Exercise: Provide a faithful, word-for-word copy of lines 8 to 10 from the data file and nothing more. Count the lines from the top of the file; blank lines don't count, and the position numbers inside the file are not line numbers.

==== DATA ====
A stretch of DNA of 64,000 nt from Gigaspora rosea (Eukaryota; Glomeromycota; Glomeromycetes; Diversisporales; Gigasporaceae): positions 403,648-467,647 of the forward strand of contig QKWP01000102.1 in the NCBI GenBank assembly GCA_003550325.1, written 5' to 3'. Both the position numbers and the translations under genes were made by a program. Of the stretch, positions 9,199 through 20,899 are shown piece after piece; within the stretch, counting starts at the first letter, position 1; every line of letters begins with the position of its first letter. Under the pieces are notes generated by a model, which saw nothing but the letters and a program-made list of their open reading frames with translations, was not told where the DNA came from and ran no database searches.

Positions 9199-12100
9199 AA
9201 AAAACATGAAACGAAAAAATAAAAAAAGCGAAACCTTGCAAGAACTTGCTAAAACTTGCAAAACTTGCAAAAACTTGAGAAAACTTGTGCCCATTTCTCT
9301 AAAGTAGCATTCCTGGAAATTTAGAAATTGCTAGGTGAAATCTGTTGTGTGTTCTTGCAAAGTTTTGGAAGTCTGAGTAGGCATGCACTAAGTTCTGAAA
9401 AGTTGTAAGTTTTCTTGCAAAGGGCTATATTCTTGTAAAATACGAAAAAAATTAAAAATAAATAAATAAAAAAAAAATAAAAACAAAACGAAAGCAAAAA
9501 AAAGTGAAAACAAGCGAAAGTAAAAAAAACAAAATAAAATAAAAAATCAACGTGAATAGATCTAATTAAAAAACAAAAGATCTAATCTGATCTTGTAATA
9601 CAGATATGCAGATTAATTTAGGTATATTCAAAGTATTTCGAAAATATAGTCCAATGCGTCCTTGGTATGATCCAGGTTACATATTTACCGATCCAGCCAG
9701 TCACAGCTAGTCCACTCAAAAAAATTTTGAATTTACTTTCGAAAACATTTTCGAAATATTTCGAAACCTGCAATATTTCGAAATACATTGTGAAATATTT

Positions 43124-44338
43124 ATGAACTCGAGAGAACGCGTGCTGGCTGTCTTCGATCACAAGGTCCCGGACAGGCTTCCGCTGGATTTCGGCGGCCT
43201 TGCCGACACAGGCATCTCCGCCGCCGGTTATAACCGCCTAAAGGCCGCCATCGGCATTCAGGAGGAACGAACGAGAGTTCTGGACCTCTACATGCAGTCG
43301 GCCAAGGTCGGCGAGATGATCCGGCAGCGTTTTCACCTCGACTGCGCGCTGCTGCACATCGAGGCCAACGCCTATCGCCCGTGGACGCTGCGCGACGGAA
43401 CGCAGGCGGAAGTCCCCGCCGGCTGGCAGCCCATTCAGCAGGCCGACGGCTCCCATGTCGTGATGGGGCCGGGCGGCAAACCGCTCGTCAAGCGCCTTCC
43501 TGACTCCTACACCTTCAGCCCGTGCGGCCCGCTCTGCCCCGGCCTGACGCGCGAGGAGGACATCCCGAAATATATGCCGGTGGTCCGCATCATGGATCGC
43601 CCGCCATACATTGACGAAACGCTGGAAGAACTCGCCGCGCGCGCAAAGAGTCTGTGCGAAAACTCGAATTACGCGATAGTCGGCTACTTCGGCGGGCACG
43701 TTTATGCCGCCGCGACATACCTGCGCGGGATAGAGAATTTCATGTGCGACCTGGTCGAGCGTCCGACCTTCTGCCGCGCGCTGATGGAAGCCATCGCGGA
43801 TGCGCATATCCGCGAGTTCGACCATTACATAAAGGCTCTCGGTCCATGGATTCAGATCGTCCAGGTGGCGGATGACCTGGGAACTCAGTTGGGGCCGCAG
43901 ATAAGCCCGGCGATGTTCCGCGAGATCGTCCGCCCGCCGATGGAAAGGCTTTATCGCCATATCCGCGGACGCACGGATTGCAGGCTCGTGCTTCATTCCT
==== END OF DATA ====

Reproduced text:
9601 CAGATATGCAGATTAATTTAGGTATATTCAAAGTATTTCGAAAATATAGTCCAATGCGTCCTTGGTATGATCCAGGTTACATATTTACCGATCCAGCCAG
9701 TCACAGCTAGTCCACTCAAAAAAATTTTGAATTTACTTTCGAAAACATTTTCGAAATATTTCGAAACCTGCAATATTTCGAAATACATTGTGAAATATTT

Positions 43124-44338